Do you have an anxious dog? Have you ever heard of general anxiety in dogs? If you think your dog is dealing with anxiety, what should you do for her? Is there any way to treat or manage this condition in your pet?
If you find yourself asking these questions, don’t worry—you’re not alone. In the article below, you’ll find a quick rundown of information to help you better understand general anxiety in dogs. You can use our Holmdel, NJ, animal hospital‘s guide to determine when it might be time to talk to your vet about your pet’s mental health needs.
Symptoms of General Dox Anxiety
Dogs who are very anxious may pace often. This behavior can occur during the event that is giving your dog anxiety, but it may also happen when nothing concerning is going on, too. Pacing can indicate pain as well, so keep this in mind.
Very anxious and frightened dogs may hide as much as possible. Hiding can be a sign of pain as well, however, so rule out physical pain before assuming your dog’s hiding behavior is related to anxiety.
Shaking, like pacing and hiding, may also indicate pain. If only part of your dog’s body is shaking—like just one leg—then pain may be the culprit. However, if your dog is trembling all over and you have ruled out seizures, she could have anxiety instead.
Inappropriate Bathroom Behaviors
Many times, dogs who have anxiety will urinate and defecate inappropriately, even if they are typically completely potty trained. If your dog is peeing or pooping indoors with no apparent reason, she could be dealing with anxiety. However, she could also have a physical health problem contributing to this issue, and she should be checked by a vet to rule out this risk.
Dogs who are very anxious may become destructive, especially during the source of their anxiety. For example, if your dog is very anxious during storms, she may try to chew up pillows or furniture in your home when she hears thunder.
Aggressive behavior is less commonly seen with anxiety and more often associated with fear. However, it is possible that some dogs may become aggressive and defensive when dealing with severe anxiety. Sudden changes in your dog’s behavior may indicate physical health problems too and should be checked by a vet.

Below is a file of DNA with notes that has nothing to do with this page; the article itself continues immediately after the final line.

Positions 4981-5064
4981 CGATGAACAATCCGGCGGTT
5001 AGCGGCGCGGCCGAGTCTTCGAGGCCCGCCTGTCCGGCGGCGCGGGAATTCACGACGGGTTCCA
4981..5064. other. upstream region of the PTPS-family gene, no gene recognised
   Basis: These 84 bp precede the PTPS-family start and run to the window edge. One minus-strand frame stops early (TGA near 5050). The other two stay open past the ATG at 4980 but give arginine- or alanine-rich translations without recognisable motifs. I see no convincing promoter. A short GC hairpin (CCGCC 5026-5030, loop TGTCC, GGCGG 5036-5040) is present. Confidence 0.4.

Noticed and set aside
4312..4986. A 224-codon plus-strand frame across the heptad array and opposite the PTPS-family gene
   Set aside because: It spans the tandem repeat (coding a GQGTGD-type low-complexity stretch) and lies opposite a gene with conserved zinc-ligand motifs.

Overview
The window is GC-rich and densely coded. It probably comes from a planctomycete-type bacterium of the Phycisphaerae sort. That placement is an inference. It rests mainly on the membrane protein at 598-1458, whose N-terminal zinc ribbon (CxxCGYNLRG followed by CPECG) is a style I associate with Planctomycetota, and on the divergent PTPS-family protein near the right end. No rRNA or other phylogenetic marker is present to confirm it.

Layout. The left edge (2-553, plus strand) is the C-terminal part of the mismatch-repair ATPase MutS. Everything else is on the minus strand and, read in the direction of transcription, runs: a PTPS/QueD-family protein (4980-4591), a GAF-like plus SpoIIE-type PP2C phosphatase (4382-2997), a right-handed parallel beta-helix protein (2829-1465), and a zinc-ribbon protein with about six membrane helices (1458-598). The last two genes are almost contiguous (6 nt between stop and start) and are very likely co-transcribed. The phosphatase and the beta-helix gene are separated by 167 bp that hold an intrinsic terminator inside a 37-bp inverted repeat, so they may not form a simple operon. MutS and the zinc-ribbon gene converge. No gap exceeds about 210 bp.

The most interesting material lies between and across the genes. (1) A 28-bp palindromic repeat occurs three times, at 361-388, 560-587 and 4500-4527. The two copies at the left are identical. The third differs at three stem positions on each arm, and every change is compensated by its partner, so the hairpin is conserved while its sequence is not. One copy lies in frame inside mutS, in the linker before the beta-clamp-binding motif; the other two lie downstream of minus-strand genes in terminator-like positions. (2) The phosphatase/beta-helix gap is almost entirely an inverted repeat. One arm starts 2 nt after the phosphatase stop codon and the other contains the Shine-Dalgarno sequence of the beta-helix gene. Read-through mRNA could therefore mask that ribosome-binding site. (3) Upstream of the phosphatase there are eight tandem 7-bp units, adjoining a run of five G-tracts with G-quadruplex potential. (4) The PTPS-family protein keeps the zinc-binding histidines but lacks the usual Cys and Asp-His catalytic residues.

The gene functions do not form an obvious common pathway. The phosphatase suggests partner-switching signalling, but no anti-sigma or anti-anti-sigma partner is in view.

Dogs who are always very clingy and closely attached to one or more human family members may have anxiety as well. Your dog should feel comfortable enough to spend some time in another room, away from you, even if she doesn’t have to do this very often.
Vocalizing may come in a variety of forms. Some dogs may bark nonstop when dealing with anxiety episodes, while others may howl or whine. Any type of vocalizing associated with anxiety may be included in this category and can be a serious problem for some pet owners.
Treatment and Management of Dog Anxiety
In moderate to severe cases of canine anxiety, your vet may prescribe anti-anxiety medication or antidepressants for your dog. This treatment is typically a last-ditch effort, however, and most vets would prefer to manage your dog’s anxiety issues through other means instead. If your dog’s anxiety is so bad that it interferes with her life as well as with yours, though, this may be a time when medication is a good idea.
Training is an excellent way to help your dog cope with situations that make her anxiety worse. It may take a long time and a lot of patience, but helping your dog learn to associate anxiety situations with positives (like lots of treats and praise) can go a long way toward cutting down on her overall anxiety and fear, too.
Mental stimulation can encourage your dog to use her brain so much that she doesn’t have the energy for anxiety anymore. Just like humans distracting themselves from anxiety with hobbies and activities, dogs can enjoy the same benefits of mental stimulation.
Like mental stimulation, physical exercise can wear your dog out enough that she isn’t as interested in anxiety responses. She is likely to rest better if she has regular daily exercise, and she may not be as jumpy, either.
Our Holmdel, NJ, Vets Can Help with Your Dog’s Anxiety
As you can see, general anxiety presents itself in a variety of ways when it comes to dogs. However, many of the symptoms can make it very clear that your pet is struggling mentally and emotionally. If you think your dog may be dealing with anxiety, talk to your vet to figure out the best course of action.
In mild cases, dogs may not need medication to cope with anxiety issues. However, in moderate to severe cases, anxiety medication may go a long way toward helping your dog enjoy her life without anxiety hanging over her much of the time.